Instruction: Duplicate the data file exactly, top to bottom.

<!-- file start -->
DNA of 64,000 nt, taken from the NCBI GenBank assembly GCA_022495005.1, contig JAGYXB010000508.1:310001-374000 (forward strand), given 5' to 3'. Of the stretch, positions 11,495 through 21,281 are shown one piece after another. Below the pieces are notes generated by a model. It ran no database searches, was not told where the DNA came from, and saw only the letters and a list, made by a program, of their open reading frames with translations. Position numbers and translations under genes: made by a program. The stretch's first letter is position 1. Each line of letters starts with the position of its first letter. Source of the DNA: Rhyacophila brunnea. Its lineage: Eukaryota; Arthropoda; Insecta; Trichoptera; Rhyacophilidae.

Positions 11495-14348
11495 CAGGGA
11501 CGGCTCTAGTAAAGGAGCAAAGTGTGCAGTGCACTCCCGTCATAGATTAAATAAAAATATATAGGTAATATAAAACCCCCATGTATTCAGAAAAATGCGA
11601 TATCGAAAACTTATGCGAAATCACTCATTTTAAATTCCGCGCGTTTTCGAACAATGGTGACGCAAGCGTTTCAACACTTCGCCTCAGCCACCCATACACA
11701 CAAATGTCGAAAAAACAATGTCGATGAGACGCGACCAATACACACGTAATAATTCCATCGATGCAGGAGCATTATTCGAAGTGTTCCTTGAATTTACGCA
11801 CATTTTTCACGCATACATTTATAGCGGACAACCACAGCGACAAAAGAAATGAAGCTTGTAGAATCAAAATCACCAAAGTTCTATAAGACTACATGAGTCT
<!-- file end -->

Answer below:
DNA of 64,000 nt, taken from the NCBI GenBank assembly GCA_022495005.1, contig JAGYXB010000508.1:310001-374000 (forward strand), given 5' to 3'. Of the stretch, positions 11,495 through 21,281 are shown one piece after another. Below the pieces are notes generated by a model. It ran no database searches, was not told where the DNA came from, and saw only the letters and a list, made by a program, of their open reading frames with translations. Position numbers and translations under genes: made by a program. The stretch's first letter is position 1. Each line of letters starts with the position of its first letter. Source of the DNA: Rhyacophila brunnea. Its lineage: Eukaryota; Arthropoda; Insecta; Trichoptera; Rhyacophilidae.

Positions 11495-14348
11495 CAGGGA
11501 CGGCTCTAGTAAAGGAGCAAAGTGTGCAGTGCACTCCCGTCATAGATTAAATAAAAATATATAGGTAATATAAAACCCCCATGTATTCAGAAAAATGCGA
11601 TATCGAAAACTTATGCGAAATCACTCATTTTAAATTCCGCGCGTTTTCGAACAATGGTGACGCAAGCGTTTCAACACTTCGCCTCAGCCACCCATACACA
11701 CAAATGTCGAAAAAACAATGTCGATGAGACGCGACCAATACACACGTAATAATTCCATCGATGCAGGAGCATTATTCGAAGTGTTCCTTGAATTTACGCA
11801 CATTTTTCACGCATACATTTATAGCGGACAACCACAGCGACAAAAGAAATGAAGCTTGTAGAATCAAAATCACCAAAGTTCTATAAGACTACATGAGTCT